The best method IMO is to whitelist characters rather than trying to look for invalid characters. However, accented characters like é are fairly common (and your URL will be odd without them) so you could convert these first.

In PHP you can use the strtr function, but you should be able to modify this for your needs on asp.net:


Now here's your process:

  1. [optional] Convert the string to lowercase (usually recommended for URLs).
  2. [optional] Convert the accented characters using the above mapping.
  3. Run through your input string character-by-character.
  4. It may be faster to do #1 and #2 per-character instead of on the whole string, depending on what built-in functions you have.
  5. If the character is in the range a-z or 0-9, add it to your new string, otherwise:
    a) If you already have a hyphen on the end of your new string, ignore it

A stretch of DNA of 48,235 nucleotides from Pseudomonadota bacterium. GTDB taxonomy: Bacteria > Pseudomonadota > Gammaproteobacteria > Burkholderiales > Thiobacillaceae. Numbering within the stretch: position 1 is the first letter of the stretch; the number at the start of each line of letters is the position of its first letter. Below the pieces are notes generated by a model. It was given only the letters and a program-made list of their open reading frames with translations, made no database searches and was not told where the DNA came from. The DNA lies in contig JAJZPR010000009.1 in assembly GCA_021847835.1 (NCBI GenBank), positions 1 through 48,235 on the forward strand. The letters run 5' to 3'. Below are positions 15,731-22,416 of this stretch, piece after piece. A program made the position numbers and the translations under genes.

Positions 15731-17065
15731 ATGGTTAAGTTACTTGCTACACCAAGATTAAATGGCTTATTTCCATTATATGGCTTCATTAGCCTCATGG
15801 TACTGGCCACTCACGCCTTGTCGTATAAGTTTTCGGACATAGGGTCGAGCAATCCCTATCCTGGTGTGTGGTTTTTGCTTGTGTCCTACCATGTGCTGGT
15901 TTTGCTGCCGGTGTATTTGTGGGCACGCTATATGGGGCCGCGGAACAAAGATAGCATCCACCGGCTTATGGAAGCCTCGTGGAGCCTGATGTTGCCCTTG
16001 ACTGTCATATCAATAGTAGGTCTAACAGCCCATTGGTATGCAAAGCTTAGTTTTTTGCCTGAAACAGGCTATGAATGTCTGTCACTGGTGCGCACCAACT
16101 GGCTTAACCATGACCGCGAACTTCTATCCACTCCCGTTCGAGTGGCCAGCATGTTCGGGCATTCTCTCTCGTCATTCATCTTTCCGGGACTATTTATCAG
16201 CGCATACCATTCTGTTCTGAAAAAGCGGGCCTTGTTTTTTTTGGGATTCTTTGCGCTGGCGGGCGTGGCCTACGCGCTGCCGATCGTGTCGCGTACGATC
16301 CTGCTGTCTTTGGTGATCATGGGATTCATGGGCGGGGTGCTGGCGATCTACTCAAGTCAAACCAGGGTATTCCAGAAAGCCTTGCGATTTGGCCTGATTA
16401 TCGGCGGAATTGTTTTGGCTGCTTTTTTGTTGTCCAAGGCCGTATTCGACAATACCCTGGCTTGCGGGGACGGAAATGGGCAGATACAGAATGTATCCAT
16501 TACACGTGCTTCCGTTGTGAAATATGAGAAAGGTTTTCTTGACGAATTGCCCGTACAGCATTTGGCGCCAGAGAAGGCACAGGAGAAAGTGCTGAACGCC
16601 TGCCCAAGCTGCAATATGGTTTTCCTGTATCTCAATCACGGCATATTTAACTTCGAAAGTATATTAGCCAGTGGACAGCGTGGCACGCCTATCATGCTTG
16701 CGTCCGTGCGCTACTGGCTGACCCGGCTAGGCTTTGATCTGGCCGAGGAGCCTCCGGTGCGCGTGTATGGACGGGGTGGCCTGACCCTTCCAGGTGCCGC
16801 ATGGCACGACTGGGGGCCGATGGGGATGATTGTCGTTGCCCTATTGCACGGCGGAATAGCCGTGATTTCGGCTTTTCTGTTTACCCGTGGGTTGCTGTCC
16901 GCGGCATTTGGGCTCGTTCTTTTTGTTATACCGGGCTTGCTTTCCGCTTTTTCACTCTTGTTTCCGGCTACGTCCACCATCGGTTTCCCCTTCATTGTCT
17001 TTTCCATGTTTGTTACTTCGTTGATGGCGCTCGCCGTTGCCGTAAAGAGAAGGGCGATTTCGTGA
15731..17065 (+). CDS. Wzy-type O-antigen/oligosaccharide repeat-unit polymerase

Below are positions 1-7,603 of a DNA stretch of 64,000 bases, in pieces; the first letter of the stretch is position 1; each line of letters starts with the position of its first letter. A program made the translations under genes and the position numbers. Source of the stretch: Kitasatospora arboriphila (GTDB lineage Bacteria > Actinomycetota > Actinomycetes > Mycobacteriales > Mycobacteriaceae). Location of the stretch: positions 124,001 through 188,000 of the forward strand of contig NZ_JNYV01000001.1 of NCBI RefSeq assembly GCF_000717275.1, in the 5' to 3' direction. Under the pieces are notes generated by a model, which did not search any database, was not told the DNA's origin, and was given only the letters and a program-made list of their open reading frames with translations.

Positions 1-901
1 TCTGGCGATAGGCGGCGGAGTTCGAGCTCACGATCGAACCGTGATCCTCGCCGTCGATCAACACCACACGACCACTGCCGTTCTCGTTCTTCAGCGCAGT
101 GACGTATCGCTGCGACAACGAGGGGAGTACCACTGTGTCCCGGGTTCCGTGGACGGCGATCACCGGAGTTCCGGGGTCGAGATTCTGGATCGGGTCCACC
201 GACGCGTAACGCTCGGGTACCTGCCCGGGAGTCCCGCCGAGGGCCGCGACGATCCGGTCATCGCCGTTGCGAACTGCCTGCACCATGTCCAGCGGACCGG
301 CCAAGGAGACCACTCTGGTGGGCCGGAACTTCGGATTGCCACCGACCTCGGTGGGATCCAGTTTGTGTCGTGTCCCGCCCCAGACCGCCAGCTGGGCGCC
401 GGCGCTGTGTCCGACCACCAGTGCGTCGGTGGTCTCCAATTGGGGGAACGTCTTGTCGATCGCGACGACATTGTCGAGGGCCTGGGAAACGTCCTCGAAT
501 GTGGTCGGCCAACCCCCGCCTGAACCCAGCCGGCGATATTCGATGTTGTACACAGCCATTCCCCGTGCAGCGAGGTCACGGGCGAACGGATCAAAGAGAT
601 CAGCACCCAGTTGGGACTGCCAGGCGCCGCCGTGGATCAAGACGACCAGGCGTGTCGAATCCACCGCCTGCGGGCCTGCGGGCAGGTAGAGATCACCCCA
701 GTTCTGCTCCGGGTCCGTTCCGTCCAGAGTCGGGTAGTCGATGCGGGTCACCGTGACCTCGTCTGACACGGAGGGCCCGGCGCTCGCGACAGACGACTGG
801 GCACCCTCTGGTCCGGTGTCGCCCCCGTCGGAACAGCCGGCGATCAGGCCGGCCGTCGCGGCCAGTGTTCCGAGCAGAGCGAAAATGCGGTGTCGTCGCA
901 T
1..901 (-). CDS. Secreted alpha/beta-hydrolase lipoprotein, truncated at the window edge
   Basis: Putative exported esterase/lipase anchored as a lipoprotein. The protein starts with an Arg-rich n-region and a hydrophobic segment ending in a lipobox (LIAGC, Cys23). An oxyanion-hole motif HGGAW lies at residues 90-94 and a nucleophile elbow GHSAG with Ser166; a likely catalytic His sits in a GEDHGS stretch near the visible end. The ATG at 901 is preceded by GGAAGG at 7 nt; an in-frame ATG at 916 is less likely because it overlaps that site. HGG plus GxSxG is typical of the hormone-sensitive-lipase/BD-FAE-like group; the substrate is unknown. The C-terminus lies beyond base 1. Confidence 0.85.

b) If not, add a hyphen to the end of the string.
  6. When you get to the end, remove and leading or trailing hyphens and you're done!

You could add a new field to the Products table that contained an URL safe and unique name for each product. This could probably be automatically generated initially (substituting non-safe characters with closest safe equivalent - gora-aldre?) and then fine tuned as needed.

Since the replacement of non-safe characters is not (always) reversible, it isn't entirely feasible to do this kind of thing on the fly.

Alternatively, you build the URL thusly:


Where safe-string is created on the fly replacing unsafe characters as needed. The number 1234 is the product key. You use the key to look up the product, the 'safe-string' is there more for the user and search engines.